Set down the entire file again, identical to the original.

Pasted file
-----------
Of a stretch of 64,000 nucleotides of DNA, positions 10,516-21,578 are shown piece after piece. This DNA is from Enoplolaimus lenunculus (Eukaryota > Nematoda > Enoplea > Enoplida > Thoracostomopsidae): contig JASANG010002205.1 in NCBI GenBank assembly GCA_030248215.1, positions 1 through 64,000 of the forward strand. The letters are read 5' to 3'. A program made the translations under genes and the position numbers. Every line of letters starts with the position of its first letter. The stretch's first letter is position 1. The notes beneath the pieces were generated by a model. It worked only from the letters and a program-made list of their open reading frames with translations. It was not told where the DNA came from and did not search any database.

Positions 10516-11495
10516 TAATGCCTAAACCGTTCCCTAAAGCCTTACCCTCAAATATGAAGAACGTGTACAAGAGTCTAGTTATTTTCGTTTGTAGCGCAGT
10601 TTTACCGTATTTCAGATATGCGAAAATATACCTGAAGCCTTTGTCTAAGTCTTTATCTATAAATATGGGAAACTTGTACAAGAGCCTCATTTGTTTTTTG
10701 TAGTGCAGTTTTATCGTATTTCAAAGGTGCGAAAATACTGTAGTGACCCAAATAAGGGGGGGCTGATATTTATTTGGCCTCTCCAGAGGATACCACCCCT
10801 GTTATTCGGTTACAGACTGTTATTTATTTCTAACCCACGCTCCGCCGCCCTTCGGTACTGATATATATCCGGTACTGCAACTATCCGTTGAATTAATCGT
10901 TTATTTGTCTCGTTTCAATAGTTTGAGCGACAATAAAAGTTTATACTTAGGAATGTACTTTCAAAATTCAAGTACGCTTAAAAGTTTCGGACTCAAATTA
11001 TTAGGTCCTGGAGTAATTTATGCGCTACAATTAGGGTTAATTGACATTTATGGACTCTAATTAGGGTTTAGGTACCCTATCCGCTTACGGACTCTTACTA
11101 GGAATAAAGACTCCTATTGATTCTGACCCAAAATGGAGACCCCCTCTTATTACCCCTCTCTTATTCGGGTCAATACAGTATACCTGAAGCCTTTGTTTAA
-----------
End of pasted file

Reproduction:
Of a stretch of 64,000 nucleotides of DNA, positions 10,516-21,578 are shown piece after piece. This DNA is from Enoplolaimus lenunculus (Eukaryota > Nematoda > Enoplea > Enoplida > Thoracostomopsidae): contig JASANG010002205.1 in NCBI GenBank assembly GCA_030248215.1, positions 1 through 64,000 of the forward strand. The letters are read 5' to 3'. A program made the translations under genes and the position numbers. Every line of letters starts with the position of its first letter. The stretch's first letter is position 1. The notes beneath the pieces were generated by a model. It worked only from the letters and a program-made list of their open reading frames with translations. It was not told where the DNA came from and did not search any database.

Positions 10516-11495
10516 TAATGCCTAAACCGTTCCCTAAAGCCTTACCCTCAAATATGAAGAACGTGTACAAGAGTCTAGTTATTTTCGTTTGTAGCGCAGT
10601 TTTACCGTATTTCAGATATGCGAAAATATACCTGAAGCCTTTGTCTAAGTCTTTATCTATAAATATGGGAAACTTGTACAAGAGCCTCATTTGTTTTTTG
10701 TAGTGCAGTTTTATCGTATTTCAAAGGTGCGAAAATACTGTAGTGACCCAAATAAGGGGGGGCTGATATTTATTTGGCCTCTCCAGAGGATACCACCCCT
10801 GTTATTCGGTTACAGACTGTTATTTATTTCTAACCCACGCTCCGCCGCCCTTCGGTACTGATATATATCCGGTACTGCAACTATCCGTTGAATTAATCGT
10901 TTATTTGTCTCGTTTCAATAGTTTGAGCGACAATAAAAGTTTATACTTAGGAATGTACTTTCAAAATTCAAGTACGCTTAAAAGTTTCGGACTCAAATTA
11001 TTAGGTCCTGGAGTAATTTATGCGCTACAATTAGGGTTAATTGACATTTATGGACTCTAATTAGGGTTTAGGTACCCTATCCGCTTACGGACTCTTACTA
11101 GGAATAAAGACTCCTATTGATTCTGACCCAAAATGGAGACCCCCTCTTATTACCCCTCTCTTATTCGGGTCAATACAGTATACCTGAAGCCTTTGTTTAA